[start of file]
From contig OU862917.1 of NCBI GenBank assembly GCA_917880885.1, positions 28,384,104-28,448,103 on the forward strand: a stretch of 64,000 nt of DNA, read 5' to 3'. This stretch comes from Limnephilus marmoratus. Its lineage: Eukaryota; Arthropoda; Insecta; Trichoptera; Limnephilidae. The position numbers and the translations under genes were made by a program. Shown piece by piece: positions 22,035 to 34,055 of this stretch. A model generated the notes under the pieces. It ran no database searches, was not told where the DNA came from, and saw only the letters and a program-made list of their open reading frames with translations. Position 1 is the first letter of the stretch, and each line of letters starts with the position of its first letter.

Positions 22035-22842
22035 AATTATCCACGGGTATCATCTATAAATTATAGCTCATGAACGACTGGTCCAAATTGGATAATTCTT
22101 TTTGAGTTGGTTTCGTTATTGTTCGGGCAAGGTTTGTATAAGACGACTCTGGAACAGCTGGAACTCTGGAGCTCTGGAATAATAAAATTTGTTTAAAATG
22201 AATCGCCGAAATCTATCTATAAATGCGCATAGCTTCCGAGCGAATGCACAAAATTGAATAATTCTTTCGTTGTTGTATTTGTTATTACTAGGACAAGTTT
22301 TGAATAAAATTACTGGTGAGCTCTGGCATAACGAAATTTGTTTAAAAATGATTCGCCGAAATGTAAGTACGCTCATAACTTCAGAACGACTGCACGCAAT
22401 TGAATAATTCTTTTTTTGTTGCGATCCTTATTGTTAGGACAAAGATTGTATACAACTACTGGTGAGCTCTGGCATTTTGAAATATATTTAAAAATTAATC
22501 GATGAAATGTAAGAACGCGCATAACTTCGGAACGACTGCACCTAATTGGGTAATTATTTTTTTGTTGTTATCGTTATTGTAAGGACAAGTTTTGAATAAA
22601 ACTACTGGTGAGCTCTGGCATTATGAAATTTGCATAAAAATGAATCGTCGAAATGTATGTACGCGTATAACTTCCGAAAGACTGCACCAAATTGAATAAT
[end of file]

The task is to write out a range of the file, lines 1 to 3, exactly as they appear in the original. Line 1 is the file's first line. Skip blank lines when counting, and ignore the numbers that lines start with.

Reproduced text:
From contig OU862917.1 of NCBI GenBank assembly GCA_917880885.1, positions 28,384,104-28,448,103 on the forward strand: a stretch of 64,000 nt of DNA, read 5' to 3'. This stretch comes from Limnephilus marmoratus. Its lineage: Eukaryota; Arthropoda; Insecta; Trichoptera; Limnephilidae. The position numbers and the translations under genes were made by a program. Shown piece by piece: positions 22,035 to 34,055 of this stretch. A model generated the notes under the pieces. It ran no database searches, was not told where the DNA came from, and saw only the letters and a program-made list of their open reading frames with translations. Position 1 is the first letter of the stretch, and each line of letters starts with the position of its first letter.

Positions 22035-22842
22035 AATTATCCACGGGTATCATCTATAAATTATAGCTCATGAACGACTGGTCCAAATTGGATAATTCTT